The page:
Today, stationary fuel cells are commercially installed across a wide variety of market applications including universities, hospitals, data centers, water resource recovery facilities, and at leading companies such as Verizon, AT&T, Wal-Mart, Coca Cola, eBay, Federal Express and Google. In California, in excess of 100MW are deployed.  As the track record of success continues to grow in California and widen across market sectors, a portfolio of customers and utilities are following suit throughout the U.S. and the world.  In South Korea, for example, installations are approaching 300MW.   Manufacturers participating in these markets with commercial product include FuelCell Energy, Bloom Energy, and Doosan Fuel Cells America.  Going forward, LG Fuel Cells and GE Fuel Cells are preparing commercial launches.

In parallel to 1MW-class installations, large fuel cell plants are being commissioned.  Referred to as TIGER (Transmission Integrated Grid Energy Resource) Stations, recent examples include a 15MW deployment in Bridgeport, Connecticut and a 59MW deployment in South Korea.  TIGER Stations are filling a void for environmentally sensitive and efficient grid-support attributes on the utility side of the meter.

The increasing interest in fuel cell systems is associated with the match of fuel cell technology to meeting electricity system and environmental goals throughout the country, and the world.   Instead of focusing solely on addressing one energy challenge at a time (e.g., reducing GHGs, reducing particulate emissions, installing more renewable power, reducing water demand in the power sector, increasing energy reliability), fuel cells address these challenges concurrently and provide, thereby, an attractive and viable alternative to combustion power generation systems.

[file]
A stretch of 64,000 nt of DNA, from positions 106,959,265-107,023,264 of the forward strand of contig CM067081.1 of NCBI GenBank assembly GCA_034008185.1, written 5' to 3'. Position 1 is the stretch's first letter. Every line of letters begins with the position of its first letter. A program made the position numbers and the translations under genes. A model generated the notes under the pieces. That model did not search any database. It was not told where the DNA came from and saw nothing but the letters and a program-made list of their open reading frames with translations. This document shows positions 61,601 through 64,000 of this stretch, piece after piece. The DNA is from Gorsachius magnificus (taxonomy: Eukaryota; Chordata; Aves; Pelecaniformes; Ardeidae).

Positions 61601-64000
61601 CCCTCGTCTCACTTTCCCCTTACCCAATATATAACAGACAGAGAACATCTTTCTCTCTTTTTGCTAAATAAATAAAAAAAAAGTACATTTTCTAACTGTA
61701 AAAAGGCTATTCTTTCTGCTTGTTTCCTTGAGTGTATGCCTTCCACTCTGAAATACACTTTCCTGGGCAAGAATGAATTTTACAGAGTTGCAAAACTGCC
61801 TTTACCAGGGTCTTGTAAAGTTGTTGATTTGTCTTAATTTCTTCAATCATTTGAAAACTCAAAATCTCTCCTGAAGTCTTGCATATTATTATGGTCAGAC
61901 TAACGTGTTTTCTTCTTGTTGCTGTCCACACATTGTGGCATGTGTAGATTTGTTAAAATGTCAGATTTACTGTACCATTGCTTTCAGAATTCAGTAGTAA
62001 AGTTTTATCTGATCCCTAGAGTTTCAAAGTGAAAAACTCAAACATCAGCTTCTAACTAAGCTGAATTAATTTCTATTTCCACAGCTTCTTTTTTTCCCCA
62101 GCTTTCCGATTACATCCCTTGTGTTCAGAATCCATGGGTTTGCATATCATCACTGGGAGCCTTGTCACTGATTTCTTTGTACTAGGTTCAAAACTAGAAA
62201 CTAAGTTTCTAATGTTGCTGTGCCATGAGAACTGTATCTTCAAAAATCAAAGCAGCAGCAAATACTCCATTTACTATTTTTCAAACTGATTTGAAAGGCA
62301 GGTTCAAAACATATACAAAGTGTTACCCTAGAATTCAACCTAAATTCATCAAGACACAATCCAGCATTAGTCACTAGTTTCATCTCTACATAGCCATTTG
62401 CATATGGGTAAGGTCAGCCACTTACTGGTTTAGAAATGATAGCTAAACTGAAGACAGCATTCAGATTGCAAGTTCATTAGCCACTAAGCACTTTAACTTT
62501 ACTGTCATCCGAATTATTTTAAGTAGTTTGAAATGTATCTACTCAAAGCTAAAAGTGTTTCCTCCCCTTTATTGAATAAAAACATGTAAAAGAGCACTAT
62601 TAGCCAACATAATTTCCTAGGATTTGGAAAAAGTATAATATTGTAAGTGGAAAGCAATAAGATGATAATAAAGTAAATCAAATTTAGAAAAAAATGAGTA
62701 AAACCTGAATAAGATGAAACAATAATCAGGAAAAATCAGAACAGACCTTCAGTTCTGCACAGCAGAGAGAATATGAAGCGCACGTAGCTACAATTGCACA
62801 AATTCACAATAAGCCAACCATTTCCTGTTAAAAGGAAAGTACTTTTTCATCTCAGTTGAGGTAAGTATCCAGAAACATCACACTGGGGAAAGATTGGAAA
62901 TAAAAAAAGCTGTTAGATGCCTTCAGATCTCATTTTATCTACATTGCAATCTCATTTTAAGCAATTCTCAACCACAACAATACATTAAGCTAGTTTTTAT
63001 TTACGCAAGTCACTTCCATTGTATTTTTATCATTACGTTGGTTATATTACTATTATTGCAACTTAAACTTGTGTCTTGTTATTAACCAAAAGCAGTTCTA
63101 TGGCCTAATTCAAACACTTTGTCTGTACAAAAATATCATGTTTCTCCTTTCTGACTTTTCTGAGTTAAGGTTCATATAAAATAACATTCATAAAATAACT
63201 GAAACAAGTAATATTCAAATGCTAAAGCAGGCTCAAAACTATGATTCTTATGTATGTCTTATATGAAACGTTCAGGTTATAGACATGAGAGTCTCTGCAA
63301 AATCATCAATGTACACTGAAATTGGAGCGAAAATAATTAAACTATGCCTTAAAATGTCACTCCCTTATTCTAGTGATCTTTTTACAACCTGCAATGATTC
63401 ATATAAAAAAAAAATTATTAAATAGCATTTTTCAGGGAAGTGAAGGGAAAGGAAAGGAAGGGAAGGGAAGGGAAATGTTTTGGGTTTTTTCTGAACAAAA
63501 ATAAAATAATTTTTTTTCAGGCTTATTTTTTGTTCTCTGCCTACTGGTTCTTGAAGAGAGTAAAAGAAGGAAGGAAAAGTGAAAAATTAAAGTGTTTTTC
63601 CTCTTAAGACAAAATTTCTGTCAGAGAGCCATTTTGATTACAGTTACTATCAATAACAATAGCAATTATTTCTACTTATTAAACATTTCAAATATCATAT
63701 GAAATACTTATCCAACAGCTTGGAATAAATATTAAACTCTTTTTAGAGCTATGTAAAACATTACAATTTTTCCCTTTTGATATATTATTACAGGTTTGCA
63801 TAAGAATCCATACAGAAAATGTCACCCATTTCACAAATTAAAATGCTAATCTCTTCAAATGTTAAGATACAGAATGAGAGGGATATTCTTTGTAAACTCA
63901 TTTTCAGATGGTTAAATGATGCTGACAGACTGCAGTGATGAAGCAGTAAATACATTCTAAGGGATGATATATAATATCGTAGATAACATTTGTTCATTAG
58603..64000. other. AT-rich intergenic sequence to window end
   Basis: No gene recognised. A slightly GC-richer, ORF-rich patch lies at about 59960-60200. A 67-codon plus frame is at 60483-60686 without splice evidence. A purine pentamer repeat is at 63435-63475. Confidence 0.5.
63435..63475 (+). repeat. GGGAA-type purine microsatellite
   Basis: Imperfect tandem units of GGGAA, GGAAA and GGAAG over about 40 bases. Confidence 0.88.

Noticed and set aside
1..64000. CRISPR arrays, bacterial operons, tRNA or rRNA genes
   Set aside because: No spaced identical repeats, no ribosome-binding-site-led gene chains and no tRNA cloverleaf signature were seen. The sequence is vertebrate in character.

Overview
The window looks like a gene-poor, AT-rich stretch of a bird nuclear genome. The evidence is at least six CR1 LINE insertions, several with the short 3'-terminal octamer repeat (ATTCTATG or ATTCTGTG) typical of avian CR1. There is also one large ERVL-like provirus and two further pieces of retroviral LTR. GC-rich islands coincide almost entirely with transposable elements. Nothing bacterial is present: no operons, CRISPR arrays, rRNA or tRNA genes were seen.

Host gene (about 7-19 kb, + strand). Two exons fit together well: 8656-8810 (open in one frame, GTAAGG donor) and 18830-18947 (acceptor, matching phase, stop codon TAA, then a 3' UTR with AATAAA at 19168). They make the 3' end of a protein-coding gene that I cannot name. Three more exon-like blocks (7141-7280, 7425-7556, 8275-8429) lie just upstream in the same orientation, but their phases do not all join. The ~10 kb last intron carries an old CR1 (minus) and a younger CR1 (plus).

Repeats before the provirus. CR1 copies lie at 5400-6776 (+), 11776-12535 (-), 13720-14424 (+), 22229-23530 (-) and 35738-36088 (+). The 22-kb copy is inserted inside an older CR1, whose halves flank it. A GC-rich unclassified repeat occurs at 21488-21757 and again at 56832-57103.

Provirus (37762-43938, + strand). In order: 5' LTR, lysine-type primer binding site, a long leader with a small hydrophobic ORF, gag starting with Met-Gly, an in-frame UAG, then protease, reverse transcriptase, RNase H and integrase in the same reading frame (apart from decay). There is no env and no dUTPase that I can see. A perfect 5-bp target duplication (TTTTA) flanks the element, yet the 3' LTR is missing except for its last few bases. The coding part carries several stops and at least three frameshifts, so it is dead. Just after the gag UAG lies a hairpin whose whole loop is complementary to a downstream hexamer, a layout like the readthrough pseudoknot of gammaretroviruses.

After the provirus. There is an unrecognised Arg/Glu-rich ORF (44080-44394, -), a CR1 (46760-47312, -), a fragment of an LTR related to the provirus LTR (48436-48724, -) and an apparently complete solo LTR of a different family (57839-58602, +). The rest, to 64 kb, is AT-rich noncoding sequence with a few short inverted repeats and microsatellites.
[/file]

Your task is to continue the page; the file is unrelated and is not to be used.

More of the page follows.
Scott Samuelsen, Ph.D., is director of the National Fuel Cell Research Center and professor of mechanical, aerospace and environmental engineering at the University of California, Irvine.

  • 1838: date that first crude fuel cell was created by William Grove (Wikipedia)
  • 1939: date of first successful stationary fuel cell created by Francis Thomas Bacon (Wikipedia)
  • 35: Wal-Mart stores powered by fuel cells (fuelcells.org)
  • 85%: average fuel cell efficiency in a combined heat & power system (fuelcells.org)
  • 5 kW-2.8 MW: range of system sizes for stationary fuel cells (NREL)
  • 1.4 MW: size of the fuel cell power plant at University of California, Irvine Medical Center (NFCRC)
  • 120+ MW: fuel cell power shipped in 2012 (fuelcells.org)
  • 170+ MW: installed fuel cell capacity in the U.S. (fuelcells.org)
  • 2,446,000+ MWh: estimated electricity generated from stationary fuel cells systems worldwide since 1-1-2013 (fuelcells.org)
  • $55/kW: 2014 cost status for automotive fuel cell system (DOE)
  • $30/kW: ultimate target for automotive fuel cell system—expected to be reached after 2020 (DOE)
  • 23: types of fuel cells: metal hydride, electro-galvanic, DFAFC, zinc-air battery, microbial, UMFC, regenerative, direct borohydride, alkaline, direct methanol, reformed methanol, direct ethanol, PEM, RFC, phosphoric acid, solid acid, molten carbonate, TSOFC, protonic ceramic, direct carbon, planar solid oxide, enzymatic biofuel, magnesium-air (Wikipedia).